I had spent 7 months waiting for this appointment, expecting to finally get the surgery that would clear up my endometriosis and help my fertility. Then, in 10 minutes I was told that any surgery to remove the endometrial tissue would leave too much scar tissue to have a kid. Essentially, I was told there was virtually no hope for having kids, and the doctor left the office while I cried.
I felt very helpless, even tricked by medical practitioners, who made endometriosis seem like not a big deal. It’s barely treated as an illness, yet the way it’s progressing in people, it has the potential to ruin your life. It should have been stated at age 21 that this is a chronic illness, not something to “go home and rest off”.
1 in 10 women have endometriosis, but there are no programs or financial support. Luckily, IVF is covered in Ontario, but it’s a long process to get there as you have to prove everything else doesn’t work. Where is the support for all the women dealing with this debilitating disease that causes infertility? Why isn’t egg freezing covered for women with endometriosis? I believe if men had this issue, there would be support offered.
How has endometriosis affected your journey with fertility?
When my partner and I started trying to conceive, it wasn’t working. There wasn’t much information available online at the time, but I knew that endometriosis could cause infertility. In 2021, I was referred to Dr. Tanya Williams Fertility Centre. As we started the investigations it became evident that something was very wrong. I couldn’t naturally conceive.
As I started fertility treatments, my endometriosis got progressively worse. Of course, I had to stop all of my endometriosis treatments, which are meant to keep estrogen out of the body, because they’re counter to fertility, which requires more estrogen. But endometriosis is a double-edged sword. You’re damned if you do, and damned if you don’t.
What treatments have worked for you?
I’ve tried so many things, and it’s not always easy or intuitive to find solutions. For example, strength training and HIIT workouts improve the symptoms of endometriosis usually, but in some cases, can make endometriosis symptoms worse, because the body is already stressed.
The only hope I’ve been given is since going to Dr. Tanya Williams’ clinic, because they take a holistic approach, and they do very detailed testing. I’ve started working with a Nutritionist to change what I eat and start taking supplements to manage the disease, which really helps. I believe what you eat strongly affects how your endometriosis reacts. When I was in Ghana eating completely different food than usual, I had my best period yet. Acupuncture has also worked for me, and is proven to help people with endometriosis because Chinese medicine puts women at the forefront.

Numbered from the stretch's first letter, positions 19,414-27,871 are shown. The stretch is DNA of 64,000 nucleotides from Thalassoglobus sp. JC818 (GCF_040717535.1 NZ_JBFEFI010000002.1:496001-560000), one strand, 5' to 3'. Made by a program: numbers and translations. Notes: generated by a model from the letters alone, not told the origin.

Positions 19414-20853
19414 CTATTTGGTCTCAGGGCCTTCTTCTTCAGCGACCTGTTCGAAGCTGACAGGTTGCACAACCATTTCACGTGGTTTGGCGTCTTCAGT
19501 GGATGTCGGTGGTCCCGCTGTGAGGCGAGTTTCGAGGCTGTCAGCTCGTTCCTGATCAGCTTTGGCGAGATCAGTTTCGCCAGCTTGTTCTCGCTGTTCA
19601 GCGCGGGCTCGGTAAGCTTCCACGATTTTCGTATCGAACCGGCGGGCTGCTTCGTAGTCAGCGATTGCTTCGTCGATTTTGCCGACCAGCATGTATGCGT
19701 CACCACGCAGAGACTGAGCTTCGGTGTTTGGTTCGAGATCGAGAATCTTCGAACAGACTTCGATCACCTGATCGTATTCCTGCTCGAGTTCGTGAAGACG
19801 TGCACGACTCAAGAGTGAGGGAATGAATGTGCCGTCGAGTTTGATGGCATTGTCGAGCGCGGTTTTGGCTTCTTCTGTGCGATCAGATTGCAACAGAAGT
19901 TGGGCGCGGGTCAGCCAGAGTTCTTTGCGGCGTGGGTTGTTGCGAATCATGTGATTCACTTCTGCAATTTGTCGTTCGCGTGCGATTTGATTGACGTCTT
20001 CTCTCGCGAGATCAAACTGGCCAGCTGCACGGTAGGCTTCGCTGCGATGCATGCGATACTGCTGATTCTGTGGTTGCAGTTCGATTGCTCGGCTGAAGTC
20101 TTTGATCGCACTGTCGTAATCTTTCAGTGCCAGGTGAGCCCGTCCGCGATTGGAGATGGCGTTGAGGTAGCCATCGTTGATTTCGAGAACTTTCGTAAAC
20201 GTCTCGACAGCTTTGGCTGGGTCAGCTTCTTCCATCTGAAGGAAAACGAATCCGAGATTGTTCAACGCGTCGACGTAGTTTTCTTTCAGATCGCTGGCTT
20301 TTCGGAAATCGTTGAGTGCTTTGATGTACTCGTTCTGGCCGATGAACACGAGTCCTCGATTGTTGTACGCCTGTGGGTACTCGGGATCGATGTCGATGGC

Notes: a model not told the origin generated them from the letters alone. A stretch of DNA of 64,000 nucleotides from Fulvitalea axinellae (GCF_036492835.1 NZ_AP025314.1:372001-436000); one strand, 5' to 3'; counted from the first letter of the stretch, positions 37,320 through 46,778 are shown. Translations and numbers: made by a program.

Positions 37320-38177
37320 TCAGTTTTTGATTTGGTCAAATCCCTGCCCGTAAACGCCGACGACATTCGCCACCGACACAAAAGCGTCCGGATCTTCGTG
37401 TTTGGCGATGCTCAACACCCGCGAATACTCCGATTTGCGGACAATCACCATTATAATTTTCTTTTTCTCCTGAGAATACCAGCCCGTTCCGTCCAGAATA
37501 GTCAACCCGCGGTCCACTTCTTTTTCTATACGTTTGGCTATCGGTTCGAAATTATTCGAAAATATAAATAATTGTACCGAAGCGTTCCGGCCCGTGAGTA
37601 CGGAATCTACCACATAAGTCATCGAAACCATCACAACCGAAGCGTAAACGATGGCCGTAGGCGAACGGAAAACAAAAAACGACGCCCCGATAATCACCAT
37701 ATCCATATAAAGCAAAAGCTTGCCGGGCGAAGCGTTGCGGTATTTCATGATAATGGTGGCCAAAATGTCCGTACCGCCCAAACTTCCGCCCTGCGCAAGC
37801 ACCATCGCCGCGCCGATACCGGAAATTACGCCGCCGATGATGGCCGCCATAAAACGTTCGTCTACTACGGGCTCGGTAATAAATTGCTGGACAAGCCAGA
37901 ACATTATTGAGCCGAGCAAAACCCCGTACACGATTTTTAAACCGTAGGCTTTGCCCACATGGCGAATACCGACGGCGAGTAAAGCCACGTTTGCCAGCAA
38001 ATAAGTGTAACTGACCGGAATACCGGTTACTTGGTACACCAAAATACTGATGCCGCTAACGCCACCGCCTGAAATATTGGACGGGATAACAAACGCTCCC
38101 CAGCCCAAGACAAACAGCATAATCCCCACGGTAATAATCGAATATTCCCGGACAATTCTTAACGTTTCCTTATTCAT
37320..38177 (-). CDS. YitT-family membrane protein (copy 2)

Unfortunately, not everyone has the resources to do this, because it’s a very expensive process. I probably spend $350 on supplements a month. But it’s important to manage the disease because if it goes unchecked, you can have pain all over your body for life, with nothing to be done about it.
What do you want other women with endometriosis to know?
My goal in sharing my story is to encourage women who get diagnosed early to seek holistic nutrition and look for alternative ways of handling this disease. Attack it from the inside. Nutrition, exercise, meditation. Both fertility and endometriosis need to be tackled from each of those standpoints. Dr. Williams’ clinic is great at this holistic thinking, but many women won’t find their way to a clinic like this. A lot of women are walking around with issues that may affect their fertility, but they don’t know it because they don’t check. I believe healthcare should be more proactive. Had I gotten this advice at 21, my endometriosis may not have progressed as much as it did.
Endometriosis is also a mental battle. Most women I know with endometriosis are struggling to feel sane. I joined a free support group called Endo Events, and that’s really helped my mental health. I recommend it to anyone struggling with endo. You don’t want anyone else to be going through it, but having people who understand you is huge.
Finally, I’ve learned to stop hiding because endo is a “woman’s issue”. We need to start talking about women’s issues. That’s why I’ll tell my story to anyone who’ll listen. And if anyone reading this is struggling with endometriosis and wants to talk to someone, I’ll happily be that person.
- Endometriosis Events (@endoevents | endometriosisevents.org) – Raise awareness and educate for endometriosis. Host fundraising events in the GTA & Canada. Facilitate monthly support groups. Send an email to email@example.com .
- Endo Black Inc. (@endo_black | endoblack.org) – Advocate for Black women & WOC affected by endometriosis. Provide support, resources, and a blog.
- somedays (@getsomedays | getsomedays.com) – Company that sells period care bundles. Campaigned during endometriosis awareness month.
- Endo Girls Blog (@endogirlsblog | endogirlblog.com) – Patient Advocates who help others receive proper care. The account has educational information and encourages patients to advocate for the care they deserve.